Exploring Japan: Walking the Philosopher’s Path

When people ask you where Hikone is, you usually start by explaining that it’s in the countryside, in central Japan, on the coast of Lake Biwa… And eventually they ask, “Is it close to Tokyo?” You say no, but it is only an hour away from Kyoto, the heart and soul of old Japan.

There’s too much to see and do in Kyoto to contain it in a single blog post, but one of the most memorable areas is called Tetsugaku no Michi, or the Philiosopher’s Path. It’s an old footpath stretching a little over a mile in northwest Kyoto. At one end is the famous Ginkakuji temple, and along its path are countless shrines, temples, and ancient noble homes. There are also lots of cafes and traditional handicraft shops to enjoy.

It’s also home to a huge number of friendly stray cats — although, since they call a little parked wagon home, are they really strays? They’ve been a consistent fixture on the path for decades, and you’ll often see people petting and feeding them.

“Please don’t put food on a wagon, our house become unclean!”

The path is a popular spot for momijigari or Autumn leaf viewing (leaf peeping if you’re American). Many of the buildings are surrounded by maple trees that take on incredible shades of red and yellow in the fall.

Bright leaves draw huge crowds

Nanzenji temple, the building on the opposite end of the path from Ginkakuji, is known for the brick and mortar aqueduct that runs through its grounds. You can follow its course along the entire path, where it sometimes drops below street level. It carries water from Lake Biwa into the city, so hypothetically, you could follow it all the way back to Hikone… But you probably shouldn’t.

The aqueduct towers over the grounds of Nanzenji.

As you walk along the path, accompanied by cats, you’ll occasionally come across stands of ojizo-sama, little round stone statues often in the shape of child-like gods. Some, wearing red aprons, are meant to pay respects to a child who died young, but there are others that are displayed as donations to a shrine. They are often too worn away to make out the statue’s features.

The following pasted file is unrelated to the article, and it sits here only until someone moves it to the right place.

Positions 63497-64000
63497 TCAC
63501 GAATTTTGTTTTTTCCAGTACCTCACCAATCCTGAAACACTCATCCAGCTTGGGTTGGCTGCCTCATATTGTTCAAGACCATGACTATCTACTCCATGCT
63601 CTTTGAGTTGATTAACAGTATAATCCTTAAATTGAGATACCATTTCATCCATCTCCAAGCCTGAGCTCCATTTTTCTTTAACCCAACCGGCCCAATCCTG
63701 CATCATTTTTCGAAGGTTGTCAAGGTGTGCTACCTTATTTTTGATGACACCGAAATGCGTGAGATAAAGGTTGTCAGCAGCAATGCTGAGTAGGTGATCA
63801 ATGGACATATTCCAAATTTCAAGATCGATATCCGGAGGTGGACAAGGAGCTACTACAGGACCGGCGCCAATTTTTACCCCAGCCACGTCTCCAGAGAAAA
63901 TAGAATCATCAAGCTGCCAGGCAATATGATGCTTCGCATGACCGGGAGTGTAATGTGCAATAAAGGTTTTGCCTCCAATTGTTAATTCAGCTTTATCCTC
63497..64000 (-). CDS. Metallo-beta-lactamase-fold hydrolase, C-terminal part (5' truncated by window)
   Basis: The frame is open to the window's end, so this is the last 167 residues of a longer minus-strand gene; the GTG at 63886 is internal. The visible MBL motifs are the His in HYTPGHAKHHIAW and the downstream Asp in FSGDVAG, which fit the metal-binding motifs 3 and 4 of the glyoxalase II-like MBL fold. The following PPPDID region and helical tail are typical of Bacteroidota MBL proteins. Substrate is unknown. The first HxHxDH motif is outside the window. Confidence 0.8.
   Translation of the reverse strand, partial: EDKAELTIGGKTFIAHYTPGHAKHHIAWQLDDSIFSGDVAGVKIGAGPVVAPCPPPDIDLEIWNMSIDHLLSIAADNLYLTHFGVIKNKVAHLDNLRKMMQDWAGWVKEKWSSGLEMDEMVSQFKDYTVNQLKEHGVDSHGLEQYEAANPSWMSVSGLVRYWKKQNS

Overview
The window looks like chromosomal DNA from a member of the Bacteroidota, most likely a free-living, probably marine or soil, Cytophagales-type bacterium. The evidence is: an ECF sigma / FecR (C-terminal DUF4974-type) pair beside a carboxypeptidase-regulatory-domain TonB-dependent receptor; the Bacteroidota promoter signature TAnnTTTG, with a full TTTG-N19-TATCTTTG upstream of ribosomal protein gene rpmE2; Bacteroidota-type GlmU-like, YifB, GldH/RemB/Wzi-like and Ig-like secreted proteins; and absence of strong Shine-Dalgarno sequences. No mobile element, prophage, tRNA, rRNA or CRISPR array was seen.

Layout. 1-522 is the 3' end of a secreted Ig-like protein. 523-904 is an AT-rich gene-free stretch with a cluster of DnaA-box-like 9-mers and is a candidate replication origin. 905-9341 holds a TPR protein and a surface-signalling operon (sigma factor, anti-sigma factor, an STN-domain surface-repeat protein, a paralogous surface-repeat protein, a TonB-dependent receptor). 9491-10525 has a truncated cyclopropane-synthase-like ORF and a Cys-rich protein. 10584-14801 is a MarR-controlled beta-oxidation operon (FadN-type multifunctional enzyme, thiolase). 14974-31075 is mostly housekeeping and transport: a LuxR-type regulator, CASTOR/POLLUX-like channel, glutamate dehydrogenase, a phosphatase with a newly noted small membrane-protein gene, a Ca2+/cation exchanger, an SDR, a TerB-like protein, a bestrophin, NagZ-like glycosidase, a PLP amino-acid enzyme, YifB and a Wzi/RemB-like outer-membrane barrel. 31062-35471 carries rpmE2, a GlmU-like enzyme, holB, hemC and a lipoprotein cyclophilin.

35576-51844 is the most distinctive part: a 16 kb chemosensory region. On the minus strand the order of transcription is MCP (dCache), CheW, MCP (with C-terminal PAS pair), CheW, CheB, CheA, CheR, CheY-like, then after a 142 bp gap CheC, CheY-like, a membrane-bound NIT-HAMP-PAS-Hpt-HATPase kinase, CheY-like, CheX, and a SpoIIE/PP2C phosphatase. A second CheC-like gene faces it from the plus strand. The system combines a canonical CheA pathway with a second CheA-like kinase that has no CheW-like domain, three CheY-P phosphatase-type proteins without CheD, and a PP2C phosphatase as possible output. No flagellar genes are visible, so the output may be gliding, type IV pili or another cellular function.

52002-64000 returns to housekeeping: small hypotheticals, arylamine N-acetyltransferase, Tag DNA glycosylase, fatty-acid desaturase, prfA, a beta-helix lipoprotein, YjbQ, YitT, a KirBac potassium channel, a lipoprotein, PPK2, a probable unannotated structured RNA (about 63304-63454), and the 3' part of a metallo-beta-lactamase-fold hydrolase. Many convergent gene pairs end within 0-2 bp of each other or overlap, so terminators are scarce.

Ojizo-sama donated to a shrine.

Arguably the most famous site on Tetsugaku no Michi is Ginkakuji, the Silver Pavilion. It’s named to match Kinkakuji, a pavilion covered in gold leaf, but it’s not actually silver colored. It’s mostly brown. However, it boasts and impressive garden and a great view of the rest of the city, as well as the site of daimonji, the giant character for “large” that is lit every year at the culmination of the Obon festival. You can see the area where it would be lit during the day throughout the year, as well.

Do you see Mt. Fuji?

Ginkakuji also has a very recognizable sand garden, featuring a pile of sand in the shape of Mt. Fuji. It is meant to represent enlightenment. The entire grounds are a physical representation of the principal of wabi-sabi, an aesthetic of impermanence and imperfection. The effects of aging can be seen in the old wooden structures and the moss-covered garden, and it’s the perfect place for a reflective walk.

There are usually a lot of foreigners in Kyoto, from Asia, Europe, and everywhere else; so the Philosopher’s Path is an easy place to visit even if you don’t know much Japanese. It’s a good way to see some of Japan’s most famous sites all in one place, and enjoy a relaxing stroll at the same time.

Who knows what your visit to Tetsugaku no Michi might do for you? Maybe you’ll leave with new inspiration, or a stowaway cat.

Ginkakuji inspired my family enough that they decided to construct it out of candy.

Getting to Tetsugaku no Michi from JCMU

Rice your bike to Hikone station and park either at ALPLAZA or at the station lot. Take the train in the Kyoto direction and get off at Yamashina Station, then get on the Tozai Subway line for
Uzuma Satenjigawa. Get off at Keaga Station and walk a few minutes north towards Nanzenji temple. For more detailed instructions, go to HyperDia and search for routes from Hikone to Keage. Happy travels!

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